We want our food to improve us, reflect who we are

The Baltimore Sun

We big-foot baby-boomers are at it again, changing the nature of the relationship between humans and their food.

And I am not talking about Early Bird Specials.

It seems that a good meal isn't good enough. We want dinner to heal us, to postpone aging and prevent disease.

With the dressing on the side.

The buzz at the recent Institute of Food Technologists conference in Chicago was all about "nutraceuticals" or what they are calling "functional foods."

Apparently, we baby boomers are demanding food that will keep us eating for a while -- food filled with antioxidants to prevent cancers and vitamins to hold off the signs of aging, such as heart disease, memory problems and arthritis.

It seems that just about all the new food products on display at the expo were laced with heart-healthy fish oil or free-radical-busting green tea.

There was food to curb your appetite and food to boost your immune system, food to add fiber to your diet and good bacteria to your intestines. Food to increase your stamina and improve your memory.

There was even healthier chocolate -- laced with air bubbles to cut down on the calories.

The experts at the food expo were urging food makers and food researchers to take advantage of the fact that the largest and most affluent generation ever is willing to purchase food that might help prolong life and improve its quality.

But boomers aren't just concerned with the effects of food on the mind and the body. Many of us gave up red meat and white bread long ago.

We want our food to represent adventure and personal growth, too.

We want to experience different cultures and different places -- not only in cuisine, but in food items like the acai berry from Brazil and the rare tropical mangosteen.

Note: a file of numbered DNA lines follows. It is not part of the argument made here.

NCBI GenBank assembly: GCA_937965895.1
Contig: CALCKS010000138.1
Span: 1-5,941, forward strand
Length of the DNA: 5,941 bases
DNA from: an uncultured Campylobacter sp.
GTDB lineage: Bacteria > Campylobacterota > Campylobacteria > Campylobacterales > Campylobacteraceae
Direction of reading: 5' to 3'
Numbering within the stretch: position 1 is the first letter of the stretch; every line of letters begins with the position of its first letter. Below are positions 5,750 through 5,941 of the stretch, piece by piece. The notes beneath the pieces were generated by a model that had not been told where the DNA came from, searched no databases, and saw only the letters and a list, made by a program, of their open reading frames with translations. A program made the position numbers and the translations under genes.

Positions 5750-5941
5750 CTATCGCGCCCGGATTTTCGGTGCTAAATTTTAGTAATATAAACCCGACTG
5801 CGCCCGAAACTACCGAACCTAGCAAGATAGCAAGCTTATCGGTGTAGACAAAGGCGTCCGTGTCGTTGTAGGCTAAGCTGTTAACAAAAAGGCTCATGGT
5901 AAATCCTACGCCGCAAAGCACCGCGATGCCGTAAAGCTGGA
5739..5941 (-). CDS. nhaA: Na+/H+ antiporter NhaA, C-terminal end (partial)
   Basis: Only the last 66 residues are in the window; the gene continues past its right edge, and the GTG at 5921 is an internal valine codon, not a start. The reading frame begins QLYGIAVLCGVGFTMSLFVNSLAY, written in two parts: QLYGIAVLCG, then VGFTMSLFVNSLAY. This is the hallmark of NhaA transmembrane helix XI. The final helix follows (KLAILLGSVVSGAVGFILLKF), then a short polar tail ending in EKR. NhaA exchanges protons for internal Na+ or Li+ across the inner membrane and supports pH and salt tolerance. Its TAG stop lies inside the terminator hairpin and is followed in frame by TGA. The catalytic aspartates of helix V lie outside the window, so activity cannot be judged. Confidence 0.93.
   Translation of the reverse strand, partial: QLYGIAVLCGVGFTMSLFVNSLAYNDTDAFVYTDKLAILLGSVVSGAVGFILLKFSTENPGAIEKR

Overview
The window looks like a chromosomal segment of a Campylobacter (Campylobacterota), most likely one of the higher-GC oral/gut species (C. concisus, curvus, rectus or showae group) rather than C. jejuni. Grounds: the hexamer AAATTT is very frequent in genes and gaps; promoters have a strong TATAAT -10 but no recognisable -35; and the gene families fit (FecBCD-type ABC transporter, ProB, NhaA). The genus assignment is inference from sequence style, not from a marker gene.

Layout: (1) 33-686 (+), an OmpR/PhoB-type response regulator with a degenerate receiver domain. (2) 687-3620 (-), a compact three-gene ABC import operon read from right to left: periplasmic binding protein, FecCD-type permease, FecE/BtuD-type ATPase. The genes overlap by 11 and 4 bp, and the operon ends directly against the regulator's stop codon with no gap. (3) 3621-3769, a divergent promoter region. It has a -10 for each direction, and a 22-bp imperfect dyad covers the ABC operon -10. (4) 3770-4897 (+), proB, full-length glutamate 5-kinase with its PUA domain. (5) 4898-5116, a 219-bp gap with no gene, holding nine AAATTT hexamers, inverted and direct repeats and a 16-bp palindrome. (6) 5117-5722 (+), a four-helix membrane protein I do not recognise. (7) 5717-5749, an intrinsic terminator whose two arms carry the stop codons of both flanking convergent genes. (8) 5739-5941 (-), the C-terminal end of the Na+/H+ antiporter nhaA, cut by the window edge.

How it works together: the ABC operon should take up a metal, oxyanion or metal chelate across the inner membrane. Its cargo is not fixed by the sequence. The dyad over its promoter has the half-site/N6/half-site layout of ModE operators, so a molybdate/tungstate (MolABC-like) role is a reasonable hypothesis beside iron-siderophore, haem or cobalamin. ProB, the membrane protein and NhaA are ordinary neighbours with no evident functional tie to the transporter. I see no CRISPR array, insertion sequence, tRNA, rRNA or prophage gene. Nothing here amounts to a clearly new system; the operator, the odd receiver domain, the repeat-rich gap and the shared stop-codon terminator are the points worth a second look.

Food is also central to our nesting instinct, and we build monuments to that instinct -- 1,000-square-foot kitchens with Viking ranges and acres of granite countertop on which $3,000 espresso machines sit. All for an American family that eats out or takes out three nights of the workweek.

Food is political with us, too. Since we came of age in the 1960s, we have been driving the freshness and purity movement in this country. Now we are into eating locally and reducing the petrochemical portions on our plates.

Our latest concern is the water we drink.

(Aging fact: The awareness of thirst dulls with age, and we become vulnerable to dehydration).

We have begun to take note of the mountains of plastic bottles we have created with our taste for designer water from as far away as Fiji.

And it is starting to occur to us that if the rich drink water only from bottles, and the poor drink only tap, where is the incentive for government to keep tap water clean and healthy?

Boomers want only the best -- and we have always felt that we deserved it -- and that drives the food market, too.

We want our food to be farm-raised, wild-caught, free-range, grass-fed, corn-fed, sustainably fished, grown without pesticides, hormones or antibiotics and prepared without additives, chemicals, high-fructose corn syrup or too much salt.

It costs money to do things this way, but we pay, because this not only goes to our health, it also goes to our perceived evolution, our place as stewards of the Earth and the animals. Our place in the food chain, as it were.

Once upon a time, food was fuel. Now, it is so much more than that. Food has become another pillar in the boomer legacy.


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